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Friday, April 19, 2024

‘Mandanas ruling makes 2022 local polls crucial’

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LOCAL elections may be more important next year given that the Mandanas ruling will take effect starting 2022, according to a former Dean of the Ateneo School of Government (ASOG).

In an Eagle Watch briefing on Wednesday, former ASOG Dean Antonio La Viña said the Mandanas ruling is expected to increase the budgets of national governments by 20 percent to as much as 50 percent.

La Viña said this is one of the “critical issues” in the coming Presidential polls. Other issues include exiting from the pandemic, social inequality, education challenges, China, and Islamic extremism, among others.

“A very big elephant in the room in terms of issues is the Mandanas Ruling,” La Viña said. “This is a game changer, I think, regardless of how this plays out, eventually local governments are going to be more important, they can have more money, the national government will have less money. Let’s see how that turns out.”

La Viña said he agreed with the Supreme Court in siding with former Governor Hermilando Mandanas. He said Governor Mandanas was correct in interpreting that “the 1991 LGC clearly decided that all taxes need to be 60-40 [percent].”

With this, La Viña said debates have surfaced regarding the additional mandates that could be given to LGUs because of the sudden increase in their allocation in the national revenues.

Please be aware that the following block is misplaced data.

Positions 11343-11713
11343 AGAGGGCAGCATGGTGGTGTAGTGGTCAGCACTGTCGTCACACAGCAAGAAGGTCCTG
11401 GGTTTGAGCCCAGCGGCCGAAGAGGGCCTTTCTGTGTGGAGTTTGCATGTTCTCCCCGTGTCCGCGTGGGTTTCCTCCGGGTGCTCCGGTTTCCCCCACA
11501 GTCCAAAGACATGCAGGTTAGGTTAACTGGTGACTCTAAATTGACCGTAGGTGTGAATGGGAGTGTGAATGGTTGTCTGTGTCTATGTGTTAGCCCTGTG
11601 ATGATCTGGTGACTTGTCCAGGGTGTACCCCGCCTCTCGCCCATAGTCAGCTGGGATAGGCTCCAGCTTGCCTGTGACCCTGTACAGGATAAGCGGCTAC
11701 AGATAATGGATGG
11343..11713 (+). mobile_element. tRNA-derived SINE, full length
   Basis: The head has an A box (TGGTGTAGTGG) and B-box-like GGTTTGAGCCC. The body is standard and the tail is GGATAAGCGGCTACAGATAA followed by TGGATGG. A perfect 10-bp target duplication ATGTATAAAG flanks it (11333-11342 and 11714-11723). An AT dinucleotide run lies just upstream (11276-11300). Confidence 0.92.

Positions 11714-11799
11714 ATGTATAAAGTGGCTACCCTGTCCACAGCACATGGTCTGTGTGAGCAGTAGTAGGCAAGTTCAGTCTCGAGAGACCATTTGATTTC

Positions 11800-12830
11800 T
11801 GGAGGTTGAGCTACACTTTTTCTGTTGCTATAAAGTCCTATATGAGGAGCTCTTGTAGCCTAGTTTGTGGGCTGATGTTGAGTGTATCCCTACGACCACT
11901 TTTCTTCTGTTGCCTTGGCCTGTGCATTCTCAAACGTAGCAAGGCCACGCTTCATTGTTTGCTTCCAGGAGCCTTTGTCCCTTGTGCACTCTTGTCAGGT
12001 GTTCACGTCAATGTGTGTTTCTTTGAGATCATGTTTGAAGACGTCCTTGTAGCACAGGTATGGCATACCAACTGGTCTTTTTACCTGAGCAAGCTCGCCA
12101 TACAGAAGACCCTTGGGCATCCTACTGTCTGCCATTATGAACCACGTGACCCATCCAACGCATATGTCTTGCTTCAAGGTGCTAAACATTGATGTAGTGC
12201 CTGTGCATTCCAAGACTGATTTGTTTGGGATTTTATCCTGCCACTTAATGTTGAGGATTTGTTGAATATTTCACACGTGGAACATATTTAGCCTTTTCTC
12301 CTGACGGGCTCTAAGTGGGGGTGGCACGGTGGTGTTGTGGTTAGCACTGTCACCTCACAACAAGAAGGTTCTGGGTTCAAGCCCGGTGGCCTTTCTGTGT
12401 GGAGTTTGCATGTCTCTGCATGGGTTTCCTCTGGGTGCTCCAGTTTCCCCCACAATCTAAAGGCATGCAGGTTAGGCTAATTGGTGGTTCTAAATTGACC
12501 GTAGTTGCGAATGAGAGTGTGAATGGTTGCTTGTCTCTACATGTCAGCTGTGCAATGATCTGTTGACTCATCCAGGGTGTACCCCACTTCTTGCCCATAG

However, it may not be necessary, La Viña said, because the Local Government Code of 1991 already devolved certain sectors that had to be financed using local funds. These sectors are health, agriculture, and social welfare.

“For the local governments, this doesn’t mean they will accept new funds from [the national government and] accept new mandates because these were the mandates that were given to them, 30 years ago in 1991. There’s a debate about that because how much money will be left at the national government given the mandates of the national government is that enough, right?” La Viña said.

Apart from the Mandanas Ruling, the pandemic and the way forward will be at the top of the minds of voters in the coming polls. This will require candidates to create their own economic and health strategies to exit the crisis.

Related to the pandemic is the widening of social inequality. La Viña said this will also be a critical issue given the number of “populist” candidates in the coming elections.

Candidates that could raise these issues include Sen. Emmanuel Pacquiao and Manila Mayor Francisco Domagoso. La Viña said the two politicians know the struggles of the poor and the disparity between the haves and the have nots.

“I think that social inequality in all its forms, in the way it manifested itself in the pandemic as well as old issues that we have been able to deal with [before], could be a big issue,” La Viña said.

Other issues, La Viña said, include the country’s education challenges; relationship with China; Islamic extremism; and the threat to accountability in government, given the latest issue with the Department of Health (DOH).

La Viña said that in the Commission on Audit reports, these are common during this time of the term of an administration. The only difference was the reaction of the President to the issue.

Further, human rights will also be an issue such as the war on illegal drugs; the case filed against President Duterte at the International Criminal Court (ICC); and political killings.

Also expected to be critical issues are the Lumad schools and the youth sector; judicial reform; the peace process in Mindanao; and, to a certain extent, climate change.

On climate change, issues on adaptation vs mitigation and “elephants in the room” notably energy, forests, land use, reclamation, and mining, will be critical.

Read full article on BusinessMirror

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